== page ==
Kim Jong-un is uncharacteristically portly for a North Korean and given his documented chain-smoking habit outside observers have long suggested that he is in poor health. His routine supposedly includes copious amounts of alcohol and an addiction to cheese; Kim reportedly suffers from paranoia-induced insomnia, also contributing to his medical problems. That both his father and grandfather died of heart attacks are ill health omens for the younger Kim as well. It is not unrealistic that a man in his condition could succumb to a heart attack too.

In all likelihood however, Kim Jong-un is alive and well. There is little reason to doubt the reports that China sent a team of doctors to the North to assist in an operation, or post-op recovery, that went well and there are few signs of the instability that his death (or comatose state) would predictably result in. There are no reported troop movements, disruption of services, or other signs that could be associated with Kim’s death or incapacitation.

South Korean intelligence insists that they have no reason to suspect that Kim is dead or even severely impaired and suspect that he has been staying at a North Korean resort area since April 13th. Satellite images showing the private, armored train that Kim uses for travel at the station of North Korea’s most exclusive spa and beach resort supports this theory too. Some in South Korea are speculating that he may have absconded to the Wonsan resort in order to isolate himself from the corona virus but considering how regularly he eschewed wearing a mask in public, this seems an odd worry.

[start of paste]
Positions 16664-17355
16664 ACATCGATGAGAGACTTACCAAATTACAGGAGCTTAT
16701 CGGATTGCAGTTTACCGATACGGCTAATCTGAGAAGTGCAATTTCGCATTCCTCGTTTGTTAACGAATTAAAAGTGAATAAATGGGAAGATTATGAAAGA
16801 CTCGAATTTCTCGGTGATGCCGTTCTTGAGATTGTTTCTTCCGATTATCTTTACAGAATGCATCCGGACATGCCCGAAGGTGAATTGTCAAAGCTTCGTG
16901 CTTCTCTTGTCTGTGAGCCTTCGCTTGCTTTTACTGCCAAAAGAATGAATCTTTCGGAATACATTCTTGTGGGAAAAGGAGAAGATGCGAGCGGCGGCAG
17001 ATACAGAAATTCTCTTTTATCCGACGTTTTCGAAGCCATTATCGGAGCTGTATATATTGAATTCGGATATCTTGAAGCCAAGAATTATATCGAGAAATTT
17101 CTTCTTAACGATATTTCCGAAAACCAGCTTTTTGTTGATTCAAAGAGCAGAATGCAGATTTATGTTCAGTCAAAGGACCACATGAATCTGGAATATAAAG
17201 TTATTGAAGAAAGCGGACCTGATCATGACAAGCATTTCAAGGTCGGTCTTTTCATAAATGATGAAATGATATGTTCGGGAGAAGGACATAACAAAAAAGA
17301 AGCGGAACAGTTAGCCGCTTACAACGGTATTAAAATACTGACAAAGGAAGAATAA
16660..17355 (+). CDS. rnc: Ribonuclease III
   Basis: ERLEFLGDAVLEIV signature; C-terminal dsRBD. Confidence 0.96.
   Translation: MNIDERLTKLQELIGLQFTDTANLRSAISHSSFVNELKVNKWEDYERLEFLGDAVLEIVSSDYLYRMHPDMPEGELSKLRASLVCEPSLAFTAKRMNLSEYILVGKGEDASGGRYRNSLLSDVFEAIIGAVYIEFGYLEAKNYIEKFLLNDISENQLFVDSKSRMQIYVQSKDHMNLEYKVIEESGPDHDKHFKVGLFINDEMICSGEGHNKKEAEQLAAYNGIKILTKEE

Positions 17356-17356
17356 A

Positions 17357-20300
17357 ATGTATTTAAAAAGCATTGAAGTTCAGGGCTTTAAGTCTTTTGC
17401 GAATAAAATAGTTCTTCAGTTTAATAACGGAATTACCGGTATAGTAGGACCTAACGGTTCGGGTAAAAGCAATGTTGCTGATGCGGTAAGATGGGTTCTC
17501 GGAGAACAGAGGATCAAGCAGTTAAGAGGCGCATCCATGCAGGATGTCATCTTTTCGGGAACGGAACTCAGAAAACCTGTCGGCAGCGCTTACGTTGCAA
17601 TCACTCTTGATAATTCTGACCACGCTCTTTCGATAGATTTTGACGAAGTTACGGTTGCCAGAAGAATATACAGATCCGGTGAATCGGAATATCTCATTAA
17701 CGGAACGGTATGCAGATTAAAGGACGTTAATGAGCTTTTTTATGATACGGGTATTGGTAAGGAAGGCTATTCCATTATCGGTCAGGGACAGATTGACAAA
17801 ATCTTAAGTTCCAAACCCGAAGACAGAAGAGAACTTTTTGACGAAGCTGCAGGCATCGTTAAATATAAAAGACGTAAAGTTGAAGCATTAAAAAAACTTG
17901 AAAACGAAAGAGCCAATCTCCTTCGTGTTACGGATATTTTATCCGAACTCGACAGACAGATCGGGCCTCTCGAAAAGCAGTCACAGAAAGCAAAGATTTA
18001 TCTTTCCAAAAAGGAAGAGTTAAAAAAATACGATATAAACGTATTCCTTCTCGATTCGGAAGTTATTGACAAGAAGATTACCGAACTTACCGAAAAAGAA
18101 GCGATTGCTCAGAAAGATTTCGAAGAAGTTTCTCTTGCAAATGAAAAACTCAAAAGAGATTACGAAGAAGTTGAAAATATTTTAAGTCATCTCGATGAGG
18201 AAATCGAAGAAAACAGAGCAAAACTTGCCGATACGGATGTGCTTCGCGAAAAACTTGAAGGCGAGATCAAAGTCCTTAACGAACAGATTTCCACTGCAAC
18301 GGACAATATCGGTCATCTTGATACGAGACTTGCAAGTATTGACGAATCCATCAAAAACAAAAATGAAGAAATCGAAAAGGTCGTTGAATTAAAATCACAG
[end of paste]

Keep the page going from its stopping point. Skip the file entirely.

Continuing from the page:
The executive area and private train station for North Korea’s leaders at the exclusive Wonsan resort complex is seen in a satellite image with graphics taken on April 15, 2020.
(photo credit: DISTRIBUTION AIRBUS DS/HANDOUT VIA REUTERS)

It bears remembering that Kim Jong-un has disappeared from public before and this January neglected to give his annual New Year’s speech to the nation. Kim’s absence from public events is noteworthy, Mintaro Oba, a former U.S. State Department official, told the Wall Street Journal, “but it’s certainly not unprecedented…Could he be dead or gravely ill?  Yes. Could it be something much more minor? Also yes.”

All of this begs the question, if something has indeed happened to Kim, what happens next? Who would replace him?

This is even more difficult to answer.

Kim is believed to have three children with his wife, Ri Sol Ju, but their oldest, a boy, would be only ten years old so presumably someone else would take the reigns – at least until his son comes of age.